TABLE I__________________________________________________________________________SUMMARY OF FORMULATION MODIFICATIONS 11/2 Hrs Continuous Boiling 2 Hrs Continuous Boiling 2 Hrs Intermittent Boiling Pcs Pcs Type of Pcs Pcs Type of Pcs Pcs Type ofFormulation Tested Failing Failure Tested Failing Failure Tested Failing Failure__________________________________________________________________________A 30 15 S,C 8 8 C,D,S 28 27 S,CB 15 15 S,C 15 15 S,CC 6 1 S 6 6 S,C 5 4 S,CD 6 2 C 6 6 S,C 6 6 CE 8 7 S,C,D 8 7 S,C,DF 5 5 S,C,DG 4 4 S,C 2 2 S,CH 4 1 S 2 2 S,C,DI 9 7 C,S 6 6 S 42 14 S,CJ 5 0 20 6 S,C,D 19 6 S,C,DK 8 0 8 2 C 8 1 S__________________________________________________________________________ C = Craze D = Delamination S = Split Formulations Used A = 100% CR 39 B = 97% CR 39 3% triallyl cyanurate C = 85% CR 39 15% p444 polyester resin D = 70% CR 39 30% vinyl acetate E = 70% CR 39 20% p444 10% triallyl cyanurate G = 85% CR 39 15% ethyl methacrylate H = 75% CR 39 25% ethyl methacrylate I = 80% CR 39 20% methyl methacrylate J = 75% CR 39 25% methyl methacrylate K = 70% CR 39 30% methyl methacrylate
In order to provide for individualized astigmatic correction, as illustrated in FIG. 5, there is provided indicia means 84A operatively associated with the holder 24A so as to permit prescribed angular orientation of either the mold 26A or the lens 12A relative to each other so as to obtain a resultant bifocal lens 74A with a prescribed astigmatic axis 22A relative to the bifocular portion 78A. By providing this capability, it is possible to customize the desired bifocal lens 74A since the lens 12A can be appropriately turned so that the resin 70A will accumulate at the individual point or area desired.
The indicia means 84A may be provided on the base upper surface 48A and include a plurality of circumferentially disposed markings 86A. As indicated, the reference orientation of 0°; 90°; 180°; and 270°. This permits the aligning of the astigmatic axis 22A of the lens 12A relative to the recessed well portion 76A in a predetermined orientation. In this manner, the bifocular portion 78A is formed on the lens 12A in a desired position dependent upon the prescribed needs of the prospective user thereof. By indicating visually the positionable angular degree of orientation by the indicia means 84A, the desired adjusting may take place.
With particular reference to FIG. 10, shim means 88A may be utilized in the form of a wedge element 90A which is placed around one of the upper support steps 64A to achieve a desired degree of decentration of the optical center with respect to the bifocal segment 78A, and to achieve this decentration for any angle required in any prescription. The wedge element 90A may be used on either one, two or possibly three of the four support steps 64A.
The entire assembly is now placed in an air circulating oven 72A for curing. Since CR 39 cures slowly at low temperatures and quickly at high temperatures, a variety of curing cycles are available. For instance, sixteen hours at 135° F. and then forty minutes at 180° F. gives a well cured bifocal lens 74A. However, it is desirable to turn over the expensive molds as many times as possible consistent with quality production; therefore, shorter cycles have been used and have provided lenses with excellent results and full cure. Two acceptable shorter cycles are: thirty minutes at 160° F., thirty minutes at 170° F., and thirty minutes at 180° F.; and twenty minutes at 170° F., twenty minutes at 180° F., and twenty minutes at 190° F.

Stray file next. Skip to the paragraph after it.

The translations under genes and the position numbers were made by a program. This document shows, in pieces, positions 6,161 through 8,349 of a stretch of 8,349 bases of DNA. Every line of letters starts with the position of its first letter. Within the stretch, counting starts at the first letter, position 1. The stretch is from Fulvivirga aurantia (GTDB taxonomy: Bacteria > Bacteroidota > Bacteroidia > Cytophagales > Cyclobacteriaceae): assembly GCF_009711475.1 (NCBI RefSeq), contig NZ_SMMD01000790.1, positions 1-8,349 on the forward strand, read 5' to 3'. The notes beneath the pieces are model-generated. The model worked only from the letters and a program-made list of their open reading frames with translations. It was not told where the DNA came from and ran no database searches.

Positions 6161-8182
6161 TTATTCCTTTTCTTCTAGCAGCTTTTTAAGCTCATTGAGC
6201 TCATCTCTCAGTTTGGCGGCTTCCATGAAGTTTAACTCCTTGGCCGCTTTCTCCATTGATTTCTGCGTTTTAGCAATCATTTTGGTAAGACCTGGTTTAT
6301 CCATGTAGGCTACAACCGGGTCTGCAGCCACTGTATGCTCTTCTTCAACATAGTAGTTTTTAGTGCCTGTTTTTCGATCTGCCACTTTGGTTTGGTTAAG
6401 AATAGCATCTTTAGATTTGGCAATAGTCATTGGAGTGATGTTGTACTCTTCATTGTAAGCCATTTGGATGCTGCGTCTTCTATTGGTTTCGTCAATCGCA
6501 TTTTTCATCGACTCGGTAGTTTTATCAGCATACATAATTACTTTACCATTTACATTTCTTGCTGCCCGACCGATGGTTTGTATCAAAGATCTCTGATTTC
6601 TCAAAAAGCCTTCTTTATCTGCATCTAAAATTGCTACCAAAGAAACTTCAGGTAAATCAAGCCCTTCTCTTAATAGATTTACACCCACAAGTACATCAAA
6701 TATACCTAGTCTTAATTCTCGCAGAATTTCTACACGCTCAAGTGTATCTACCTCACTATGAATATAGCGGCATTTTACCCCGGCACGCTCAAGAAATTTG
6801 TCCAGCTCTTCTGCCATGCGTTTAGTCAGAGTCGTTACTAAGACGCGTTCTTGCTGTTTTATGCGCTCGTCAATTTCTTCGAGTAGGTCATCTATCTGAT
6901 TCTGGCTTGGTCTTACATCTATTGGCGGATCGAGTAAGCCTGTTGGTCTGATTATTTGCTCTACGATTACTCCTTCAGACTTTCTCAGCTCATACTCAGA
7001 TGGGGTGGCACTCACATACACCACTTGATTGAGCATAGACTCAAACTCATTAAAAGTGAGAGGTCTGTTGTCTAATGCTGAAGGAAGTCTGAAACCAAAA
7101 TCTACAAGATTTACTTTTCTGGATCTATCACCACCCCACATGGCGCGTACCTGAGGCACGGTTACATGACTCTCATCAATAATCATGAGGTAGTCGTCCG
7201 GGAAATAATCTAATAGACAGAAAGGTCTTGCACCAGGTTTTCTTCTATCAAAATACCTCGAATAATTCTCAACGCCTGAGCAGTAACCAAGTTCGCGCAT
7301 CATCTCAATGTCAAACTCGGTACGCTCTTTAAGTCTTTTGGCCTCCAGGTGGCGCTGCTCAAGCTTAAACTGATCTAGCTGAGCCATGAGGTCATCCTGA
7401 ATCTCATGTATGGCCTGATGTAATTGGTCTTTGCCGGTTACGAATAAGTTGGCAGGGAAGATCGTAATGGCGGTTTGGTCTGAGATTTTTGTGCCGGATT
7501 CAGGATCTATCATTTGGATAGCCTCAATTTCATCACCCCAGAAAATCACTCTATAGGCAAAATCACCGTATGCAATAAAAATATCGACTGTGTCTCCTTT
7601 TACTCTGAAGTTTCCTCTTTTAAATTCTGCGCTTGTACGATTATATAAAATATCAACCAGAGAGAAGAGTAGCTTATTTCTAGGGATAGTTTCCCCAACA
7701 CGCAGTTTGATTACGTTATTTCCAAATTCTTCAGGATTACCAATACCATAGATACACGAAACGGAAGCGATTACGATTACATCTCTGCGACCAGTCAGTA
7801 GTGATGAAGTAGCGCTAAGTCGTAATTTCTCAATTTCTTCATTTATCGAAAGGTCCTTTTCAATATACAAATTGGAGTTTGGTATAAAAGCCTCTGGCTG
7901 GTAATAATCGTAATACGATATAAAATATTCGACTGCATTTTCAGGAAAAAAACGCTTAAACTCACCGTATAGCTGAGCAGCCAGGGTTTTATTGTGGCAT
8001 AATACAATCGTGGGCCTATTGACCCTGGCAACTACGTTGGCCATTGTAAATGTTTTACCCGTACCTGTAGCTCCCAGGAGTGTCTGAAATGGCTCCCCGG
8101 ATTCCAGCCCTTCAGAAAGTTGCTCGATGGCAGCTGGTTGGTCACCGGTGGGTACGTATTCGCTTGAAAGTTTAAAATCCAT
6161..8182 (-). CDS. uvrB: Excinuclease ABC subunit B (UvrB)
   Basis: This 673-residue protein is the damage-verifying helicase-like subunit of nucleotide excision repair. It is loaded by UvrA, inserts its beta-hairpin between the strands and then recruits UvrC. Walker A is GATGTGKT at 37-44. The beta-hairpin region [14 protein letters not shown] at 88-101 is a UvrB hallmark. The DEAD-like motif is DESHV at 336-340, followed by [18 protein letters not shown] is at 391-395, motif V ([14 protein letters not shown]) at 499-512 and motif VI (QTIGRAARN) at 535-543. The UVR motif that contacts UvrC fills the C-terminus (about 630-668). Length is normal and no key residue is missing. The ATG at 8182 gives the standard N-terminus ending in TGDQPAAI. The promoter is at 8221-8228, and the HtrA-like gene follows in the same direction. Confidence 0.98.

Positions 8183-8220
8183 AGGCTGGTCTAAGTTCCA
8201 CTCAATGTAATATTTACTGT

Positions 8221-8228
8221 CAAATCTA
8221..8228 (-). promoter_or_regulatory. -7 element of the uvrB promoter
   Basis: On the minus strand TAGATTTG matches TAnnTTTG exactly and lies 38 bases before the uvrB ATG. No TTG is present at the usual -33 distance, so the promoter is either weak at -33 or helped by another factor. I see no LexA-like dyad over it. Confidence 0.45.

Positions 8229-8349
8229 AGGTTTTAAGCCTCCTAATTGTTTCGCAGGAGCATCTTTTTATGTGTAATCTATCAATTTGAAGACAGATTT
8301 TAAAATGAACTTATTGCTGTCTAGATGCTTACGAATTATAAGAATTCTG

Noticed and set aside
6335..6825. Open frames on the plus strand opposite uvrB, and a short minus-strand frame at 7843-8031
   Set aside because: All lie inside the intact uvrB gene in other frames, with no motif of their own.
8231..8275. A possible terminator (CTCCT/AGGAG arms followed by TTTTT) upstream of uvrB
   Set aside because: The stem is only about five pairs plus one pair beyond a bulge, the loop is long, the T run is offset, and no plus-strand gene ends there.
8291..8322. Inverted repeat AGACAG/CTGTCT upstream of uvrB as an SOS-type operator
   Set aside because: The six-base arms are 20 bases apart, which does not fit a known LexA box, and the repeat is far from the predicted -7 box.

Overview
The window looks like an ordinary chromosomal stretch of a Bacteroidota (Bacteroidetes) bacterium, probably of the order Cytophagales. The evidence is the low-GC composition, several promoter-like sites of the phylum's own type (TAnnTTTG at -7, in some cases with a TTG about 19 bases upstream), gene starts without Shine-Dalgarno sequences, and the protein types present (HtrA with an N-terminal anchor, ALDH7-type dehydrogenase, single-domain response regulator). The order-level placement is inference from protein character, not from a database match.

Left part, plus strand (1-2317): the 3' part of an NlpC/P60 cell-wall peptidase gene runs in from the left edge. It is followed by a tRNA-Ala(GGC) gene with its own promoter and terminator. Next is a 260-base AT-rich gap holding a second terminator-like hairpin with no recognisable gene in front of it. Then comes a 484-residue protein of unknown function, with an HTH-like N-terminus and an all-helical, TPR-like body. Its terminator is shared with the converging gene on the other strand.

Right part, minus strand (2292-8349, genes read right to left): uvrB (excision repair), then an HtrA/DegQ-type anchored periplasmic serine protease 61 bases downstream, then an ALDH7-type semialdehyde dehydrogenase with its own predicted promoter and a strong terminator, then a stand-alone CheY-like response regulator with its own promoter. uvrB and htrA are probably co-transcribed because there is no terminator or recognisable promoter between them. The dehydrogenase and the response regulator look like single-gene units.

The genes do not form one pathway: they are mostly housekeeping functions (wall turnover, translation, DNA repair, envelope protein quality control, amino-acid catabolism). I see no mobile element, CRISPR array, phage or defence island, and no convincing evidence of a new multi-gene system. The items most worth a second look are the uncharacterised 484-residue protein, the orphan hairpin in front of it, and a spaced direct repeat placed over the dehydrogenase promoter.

After curing, the assembly is allowed to cool to about 140° F., and the lens 74A is then separated from the mold 26A, the newly cast bifocal film portion 80A is integral with the original lens 12A. The resultant lens 74A, after edge grinding for peripheral spacing, is now a complete bifocal lens, including distance correction, astigmatic correction at the proper axis, and the reading correction at the proper location, the lens also being properly decentered according to the individual prescription. One of the ways to separate the lens and the mold is to permit the assembly to cool to room temperature, and the lens 74A will separate spontaneously from mold 26A. Another and faster way is to insert a razor blade just at the edge of the point of contact between the lens 74A and mold 26A. Accordingly, the finished bifocal lens 74A illustrated in FIG. 9 has the bifocular portion 78A contained on the convex surface of the lens 74A, as illustrated in FIG. 8. The bifocular portion 78A may include a horizontally extending ledge 92A.
A final embodiment of an apparatus 10B for the manufacture of a bifocal lens 76B is depicted in FIGS. 11 and 12 wherein similar parts are denoted by similar reference numerals. In this embodiment, the lens 76B is formed with the bifocular portion 78B integrally formed thereon at the time of formation of the retaining portion of the lens 76B.
The steps to fabricate the lens 76B are similar to that discussed with respect to that illustrated in FIGS. 1-5. Further the holder 24B may have thereon the indicia means illustrated in FIG. 5. In this manner the final lens 74B is formed with a bifocular portion 78B by having the lower mold 26B provided with a well area 76B. The process by which a particular lens 74B is manufactured is that a previously selected lower mold 26B is positioned on the support posts 54B and retained in place by the lower steps 62B. Once this is accomplished there is a filling of the lower mold 26B with a resin material 70B. In its liquid form the resin material 70B, as illustrated in FIG. 11, is now ready to be formed. The formation of the lens 74B takes place by positioning the upper mold 28B in vertically spaced relationship to the lower mold 26B. This is accomplished since the upper steps 64B are dimensioned to readily receive the upper mold 26B thereon, whereby the resin material 70B is displaced to extend between the overlapping surfaces 32B and 36B of the molds 26B and 28B respectively, to form the configuration of the lens 74B including the bifocular portion 78B.